The European Parliament on October 4 blocked a European Commission proposal that would have exempted some chemicals in pesticides from being identified as endocrine disruptors.

MEPs said the Commission exceeded its mandate by proposing to exempt substances which are designed to attack an organism’s endocrine system.

Tabled by MEPs Jytte Guteland and Bas Eickhout, the objection was approved by 389 votes to 235, with 70 abstentions.

Now the European Commission will draft a new version of the text.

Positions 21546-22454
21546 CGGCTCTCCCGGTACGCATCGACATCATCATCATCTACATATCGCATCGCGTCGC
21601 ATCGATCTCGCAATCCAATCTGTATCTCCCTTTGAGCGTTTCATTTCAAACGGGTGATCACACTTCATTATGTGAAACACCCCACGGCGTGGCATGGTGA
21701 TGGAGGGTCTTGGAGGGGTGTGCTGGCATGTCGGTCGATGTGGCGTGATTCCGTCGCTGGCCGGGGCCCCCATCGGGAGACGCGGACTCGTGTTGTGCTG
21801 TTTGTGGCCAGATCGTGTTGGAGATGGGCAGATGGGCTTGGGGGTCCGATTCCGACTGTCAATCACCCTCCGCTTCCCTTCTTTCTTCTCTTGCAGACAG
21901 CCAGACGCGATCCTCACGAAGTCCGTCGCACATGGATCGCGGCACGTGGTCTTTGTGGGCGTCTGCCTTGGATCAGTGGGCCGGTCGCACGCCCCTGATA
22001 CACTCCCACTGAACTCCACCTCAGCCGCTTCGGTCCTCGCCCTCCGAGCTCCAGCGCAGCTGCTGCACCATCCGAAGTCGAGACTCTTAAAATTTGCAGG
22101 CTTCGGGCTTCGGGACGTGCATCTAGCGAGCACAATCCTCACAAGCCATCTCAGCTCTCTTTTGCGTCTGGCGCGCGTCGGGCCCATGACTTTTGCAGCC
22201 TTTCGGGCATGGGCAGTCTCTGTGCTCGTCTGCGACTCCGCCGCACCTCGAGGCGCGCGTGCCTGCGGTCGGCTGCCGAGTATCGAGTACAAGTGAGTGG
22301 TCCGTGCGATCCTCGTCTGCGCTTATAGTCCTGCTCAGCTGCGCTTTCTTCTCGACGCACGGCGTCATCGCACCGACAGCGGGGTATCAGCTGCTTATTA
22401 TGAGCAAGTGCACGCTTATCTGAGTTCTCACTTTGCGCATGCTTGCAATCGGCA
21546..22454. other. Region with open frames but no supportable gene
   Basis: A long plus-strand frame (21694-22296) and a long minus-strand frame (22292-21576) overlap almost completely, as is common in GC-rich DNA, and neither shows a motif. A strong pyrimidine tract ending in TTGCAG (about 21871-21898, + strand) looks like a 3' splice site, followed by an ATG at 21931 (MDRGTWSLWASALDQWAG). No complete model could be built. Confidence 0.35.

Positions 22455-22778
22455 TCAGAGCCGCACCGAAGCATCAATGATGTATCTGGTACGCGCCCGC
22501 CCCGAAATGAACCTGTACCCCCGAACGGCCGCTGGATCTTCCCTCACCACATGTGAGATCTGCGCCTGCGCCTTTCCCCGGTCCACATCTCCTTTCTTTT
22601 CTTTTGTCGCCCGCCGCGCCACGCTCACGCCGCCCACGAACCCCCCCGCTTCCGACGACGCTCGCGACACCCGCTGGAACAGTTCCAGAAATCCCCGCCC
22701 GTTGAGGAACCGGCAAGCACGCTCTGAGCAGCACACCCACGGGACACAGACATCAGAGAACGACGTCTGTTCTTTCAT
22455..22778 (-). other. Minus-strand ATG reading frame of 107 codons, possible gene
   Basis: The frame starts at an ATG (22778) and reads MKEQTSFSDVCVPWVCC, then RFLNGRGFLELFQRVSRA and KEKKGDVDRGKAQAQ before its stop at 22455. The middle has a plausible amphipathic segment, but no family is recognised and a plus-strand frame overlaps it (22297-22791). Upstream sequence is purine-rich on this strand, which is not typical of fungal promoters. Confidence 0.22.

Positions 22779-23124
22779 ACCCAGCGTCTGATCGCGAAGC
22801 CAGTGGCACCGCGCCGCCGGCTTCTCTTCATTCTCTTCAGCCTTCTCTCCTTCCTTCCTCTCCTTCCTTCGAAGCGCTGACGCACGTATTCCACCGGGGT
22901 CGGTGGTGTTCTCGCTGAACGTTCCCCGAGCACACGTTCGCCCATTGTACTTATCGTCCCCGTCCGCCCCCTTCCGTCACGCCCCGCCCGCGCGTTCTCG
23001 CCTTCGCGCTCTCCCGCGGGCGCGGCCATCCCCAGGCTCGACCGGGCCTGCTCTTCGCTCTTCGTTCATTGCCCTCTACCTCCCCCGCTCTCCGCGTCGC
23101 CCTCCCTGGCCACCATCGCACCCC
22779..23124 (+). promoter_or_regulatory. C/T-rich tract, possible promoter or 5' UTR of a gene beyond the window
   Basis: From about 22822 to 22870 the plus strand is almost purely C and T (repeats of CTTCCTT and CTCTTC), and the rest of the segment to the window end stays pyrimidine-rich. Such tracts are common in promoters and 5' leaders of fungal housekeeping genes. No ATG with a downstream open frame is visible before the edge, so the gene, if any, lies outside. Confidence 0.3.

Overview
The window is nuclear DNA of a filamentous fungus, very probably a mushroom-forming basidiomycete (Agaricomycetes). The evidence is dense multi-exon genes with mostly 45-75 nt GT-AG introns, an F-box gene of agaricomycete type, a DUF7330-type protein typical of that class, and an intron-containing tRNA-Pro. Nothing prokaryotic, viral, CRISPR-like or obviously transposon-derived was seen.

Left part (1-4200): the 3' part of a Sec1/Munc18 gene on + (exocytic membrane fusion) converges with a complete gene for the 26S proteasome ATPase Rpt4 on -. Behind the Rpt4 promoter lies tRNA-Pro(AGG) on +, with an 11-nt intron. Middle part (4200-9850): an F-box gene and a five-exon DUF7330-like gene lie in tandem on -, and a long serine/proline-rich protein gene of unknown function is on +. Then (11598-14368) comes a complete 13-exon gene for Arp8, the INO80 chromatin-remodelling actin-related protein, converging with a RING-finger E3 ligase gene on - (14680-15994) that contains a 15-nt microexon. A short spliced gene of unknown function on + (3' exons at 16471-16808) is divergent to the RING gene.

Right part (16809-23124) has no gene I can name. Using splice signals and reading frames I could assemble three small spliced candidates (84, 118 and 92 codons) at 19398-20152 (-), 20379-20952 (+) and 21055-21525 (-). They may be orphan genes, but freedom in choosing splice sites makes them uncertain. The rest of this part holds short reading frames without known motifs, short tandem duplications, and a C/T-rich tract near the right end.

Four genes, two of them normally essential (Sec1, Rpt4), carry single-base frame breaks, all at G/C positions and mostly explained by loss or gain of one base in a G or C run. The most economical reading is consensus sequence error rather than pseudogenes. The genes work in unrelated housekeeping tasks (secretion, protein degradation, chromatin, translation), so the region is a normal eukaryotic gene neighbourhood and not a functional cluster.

Under existing EU law, pesticides or biocide substances must have no endocrine-disrupting effects on other species than the ones targeted. To apply this rule, the EU needs a list of scientific criteria for identifying endocrine disruptors.

In 2015, the European Court of Justice ruled that the EU Commission had breached EU law by failing to publish criteria for determining endocrine disrupters due at the end of 2013. MEPs have repeatedly urged the EU to clamp down on the substances.

According to the World Health Organization (WHO), endocrine disruptors are a “global threat”. It pointed to evidence of adverse reproductive effects (infertility, cancers, malformations) which could also affect thyroid function, brain function, obesity, metabolism, insulin and glucose homeostasis.